Theater Review: “The Animals and Children Took to the Streets” at Studio Theatre

Visiting company 1927 offers a gorgeously unsettling, darkly fantastic spectacle.
Esme Appleton in The Animals and Children Took to the Streets. Photograph courtesy of 1927.
Esme Appleton in The Animals and Children Took to the Streets. Photograph courtesy of 1927.

In the squalid, enticing wonderland the British theater company 1927 conjures up in
The Animals and Children Took to the Streets—currently
playing at Studio Theatre—cockroaches clamber over walls,
eyepatch-wearing children run rings around their feckless
parents, and unlucky Jehovah’s Witnesses fall victim to a
sweet-looking old lady with a murderous streak. Part Edward Gorey,
part
Amelie, part manifesto, the play wraps themes of social injustice and chronic deprivation in a gorgeous spun-sugar concoction, leaving
you with only the faintest of notions that you’ve just been informed as well as entertained.

Fusing the dark, charming animations of Paul Barritt with live performances by writer/director Suzanne Andrade, Esme Appleton, and musician Lillian Henley,
Animals creates a vivid world of dysfunction in an
unnamed city where wealth is abundant and society revolves around “big
business,
big banks, and art with a capital ‘ah.’” But just to the east
of this capitalist paradise lies an underprivileged slum called
the Bayou, inhabited by criminals, racists, prostitutes,
junkies, and an underclass of feral, uncontrollable children. The
women wear leopard print and mutter grimly about the chaos
around them, insects and lizards run amok, and a one-way ticket
out costs £777.77—a lifetime’s worth of savings for most
residents.

Well-meaning do-gooder Agnes Eaves (Appleton) reads about
the Bayou in the newspapers, and can’t sleep for worrying about
it. With her animated daughter Evie (a sweet, silent moppet in a
stripy red dress), Agnes moves to a bug-infested apartment
in the Bayou Mansions, aiming to offer unconditional love and
macaroni art classes to the ruffian children. Her plans are
mostly unsuccessful—the children run amok, leaving her and Evie
covered in dried lentils and PVA glue. Zelda (also played
by Appleton), the eyepatch-sporting daughter of the Bayou’s
Mother Courage, aims to lead the children in a revolution with
a manifesto demanding “Better living conditions, a decent
education, and an Xbox.” But her reign of chaos is interrupted when
the gang kidnaps the mayor’s cat, forcing him to finally do
something about all the Bayou brats.

Animal’s three cast members portray a cornucopia of
characters, with cofounder Andrade serving as the dour narrator. The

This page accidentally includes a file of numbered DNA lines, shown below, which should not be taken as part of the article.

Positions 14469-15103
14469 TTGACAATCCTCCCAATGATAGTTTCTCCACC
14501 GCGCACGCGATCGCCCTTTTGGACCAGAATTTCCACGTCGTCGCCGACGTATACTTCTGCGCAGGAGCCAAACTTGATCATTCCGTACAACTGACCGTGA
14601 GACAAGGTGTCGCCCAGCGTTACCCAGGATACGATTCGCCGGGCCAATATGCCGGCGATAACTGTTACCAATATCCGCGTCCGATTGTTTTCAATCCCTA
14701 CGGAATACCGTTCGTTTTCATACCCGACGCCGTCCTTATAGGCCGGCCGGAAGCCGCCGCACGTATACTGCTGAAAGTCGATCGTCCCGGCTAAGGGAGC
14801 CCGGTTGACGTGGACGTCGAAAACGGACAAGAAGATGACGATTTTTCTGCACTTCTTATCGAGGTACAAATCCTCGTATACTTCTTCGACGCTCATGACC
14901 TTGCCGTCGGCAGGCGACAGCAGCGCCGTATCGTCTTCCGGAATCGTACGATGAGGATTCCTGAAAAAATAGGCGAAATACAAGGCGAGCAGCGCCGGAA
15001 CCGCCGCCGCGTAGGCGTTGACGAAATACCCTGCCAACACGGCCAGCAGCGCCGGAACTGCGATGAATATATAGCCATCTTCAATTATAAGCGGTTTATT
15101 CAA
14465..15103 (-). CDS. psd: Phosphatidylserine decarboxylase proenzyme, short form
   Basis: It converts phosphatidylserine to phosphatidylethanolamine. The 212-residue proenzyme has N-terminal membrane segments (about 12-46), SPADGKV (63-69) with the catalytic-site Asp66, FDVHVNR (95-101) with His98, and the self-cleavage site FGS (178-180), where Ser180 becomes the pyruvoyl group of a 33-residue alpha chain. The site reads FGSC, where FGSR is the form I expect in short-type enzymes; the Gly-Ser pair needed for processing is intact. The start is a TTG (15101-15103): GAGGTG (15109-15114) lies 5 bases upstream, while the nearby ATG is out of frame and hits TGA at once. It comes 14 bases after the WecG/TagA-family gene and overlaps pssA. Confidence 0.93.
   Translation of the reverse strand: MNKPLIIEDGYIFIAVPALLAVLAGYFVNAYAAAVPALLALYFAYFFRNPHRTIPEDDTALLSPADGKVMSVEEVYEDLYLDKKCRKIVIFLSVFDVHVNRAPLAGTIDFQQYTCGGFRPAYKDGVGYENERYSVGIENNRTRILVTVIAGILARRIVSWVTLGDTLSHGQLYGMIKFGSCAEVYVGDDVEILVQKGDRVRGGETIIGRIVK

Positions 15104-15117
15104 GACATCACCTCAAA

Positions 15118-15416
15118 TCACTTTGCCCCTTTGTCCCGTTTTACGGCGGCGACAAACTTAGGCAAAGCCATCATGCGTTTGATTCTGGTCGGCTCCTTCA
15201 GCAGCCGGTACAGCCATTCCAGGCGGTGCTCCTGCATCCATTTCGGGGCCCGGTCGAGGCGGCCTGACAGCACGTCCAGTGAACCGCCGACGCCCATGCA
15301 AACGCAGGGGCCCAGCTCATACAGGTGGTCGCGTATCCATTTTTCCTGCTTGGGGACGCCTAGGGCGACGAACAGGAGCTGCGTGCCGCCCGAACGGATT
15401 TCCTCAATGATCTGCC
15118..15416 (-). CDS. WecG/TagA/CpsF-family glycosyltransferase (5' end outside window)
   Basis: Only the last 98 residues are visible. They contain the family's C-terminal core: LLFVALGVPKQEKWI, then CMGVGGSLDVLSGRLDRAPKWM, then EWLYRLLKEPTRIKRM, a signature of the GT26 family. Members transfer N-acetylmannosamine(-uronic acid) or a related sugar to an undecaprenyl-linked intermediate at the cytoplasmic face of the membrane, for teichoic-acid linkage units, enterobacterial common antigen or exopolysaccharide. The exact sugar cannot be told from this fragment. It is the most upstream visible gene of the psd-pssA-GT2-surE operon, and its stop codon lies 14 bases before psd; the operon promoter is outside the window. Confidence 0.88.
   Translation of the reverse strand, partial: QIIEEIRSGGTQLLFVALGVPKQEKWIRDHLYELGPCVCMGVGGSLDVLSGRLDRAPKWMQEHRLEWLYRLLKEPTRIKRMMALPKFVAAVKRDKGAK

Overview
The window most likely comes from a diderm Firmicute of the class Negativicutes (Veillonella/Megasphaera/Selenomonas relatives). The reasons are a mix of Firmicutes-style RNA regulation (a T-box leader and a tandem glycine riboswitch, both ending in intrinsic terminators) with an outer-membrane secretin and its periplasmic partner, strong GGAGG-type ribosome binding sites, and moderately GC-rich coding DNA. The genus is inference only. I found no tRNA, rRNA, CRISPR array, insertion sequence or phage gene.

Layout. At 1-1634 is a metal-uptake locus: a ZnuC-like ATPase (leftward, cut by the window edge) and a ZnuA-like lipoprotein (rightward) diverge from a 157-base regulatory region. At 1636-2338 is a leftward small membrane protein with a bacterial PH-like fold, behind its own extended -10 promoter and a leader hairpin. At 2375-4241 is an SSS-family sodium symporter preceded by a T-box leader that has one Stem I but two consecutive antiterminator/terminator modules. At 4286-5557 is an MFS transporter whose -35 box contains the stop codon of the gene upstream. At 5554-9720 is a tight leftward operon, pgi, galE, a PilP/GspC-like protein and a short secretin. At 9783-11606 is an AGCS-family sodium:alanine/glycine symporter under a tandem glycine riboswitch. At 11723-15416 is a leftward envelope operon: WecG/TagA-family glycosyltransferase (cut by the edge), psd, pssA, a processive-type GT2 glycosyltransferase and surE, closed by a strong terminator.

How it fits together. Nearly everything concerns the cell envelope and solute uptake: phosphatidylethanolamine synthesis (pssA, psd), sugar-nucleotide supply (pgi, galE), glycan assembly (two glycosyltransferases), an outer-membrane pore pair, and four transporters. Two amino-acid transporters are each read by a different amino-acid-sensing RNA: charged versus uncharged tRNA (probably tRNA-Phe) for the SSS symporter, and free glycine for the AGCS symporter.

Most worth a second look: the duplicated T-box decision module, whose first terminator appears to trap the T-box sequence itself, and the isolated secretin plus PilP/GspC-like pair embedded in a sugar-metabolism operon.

basic set
consists of three white screens with windows and a variety of
moving pieces—musician Henley sits to the right, singing and
playing piano, accordion, and percussion to create a spirited,
silent-movie-inspired soundtrack. Andrade removes her leopard-print
headdress and reveals a shock of wild, spiky hair to play the
lonely Bayou caretaker; Appleton jumps easily between portraying
the plummy-voiced Agnes and the Eastern European Zelda, whose
call to arms mentions the sadness of “vodka borscht tears.”

The show seems to inhabit a parallel multicultural
universe—it could be set in the Paris banlieues, or the Russian housing
blocks, or the New York tenements, but it also seems to heavily
resemble London, whose own band of underprivileged youth took
to the streets just last year (Animals originally debuted in 2010, an uneasy
precursor to the 2011 riots). The dichotomy of wealth and poverty
explored in the show
is exaggerated, the company seems to suggest, but not by much.
And the mayor’s dastardly plan, which (spoiler alert) involves
drugging the children with an addictive medication hidden in
gumdrops, is only a degree or two away from the ADHD meds prescribed
to 3 million American
kids
.

On stage, as the vans sweep children away, a musical box plays
an eerie rendition of “A Spoonful of Sugar.” To say it’s discomfiting
is an understatement.

Still, the political narrative of the show is an
undercurrent to the spectacular animations on display, which create
worlds
that are both vibrant and morose. The caretaker, a solipsistic
thinker who falls for Agnes, has a lonely existence, writing
fatalistically about his gloomy days in his diary. But at
night, as he lays in bed, Barritt reveals his dreams to the audience:
a whirling kaleidoscope of smiling faces and far-off places.
Even in hell, 1927 suggests, we still dare to dream.

The Animals and Children Took to the Streets
by 1927 is at Studio Theatre through July 1. Running time
is 70 minutes, with no intermission. Tickets ($30 to $65) are available
via Studio’s website.

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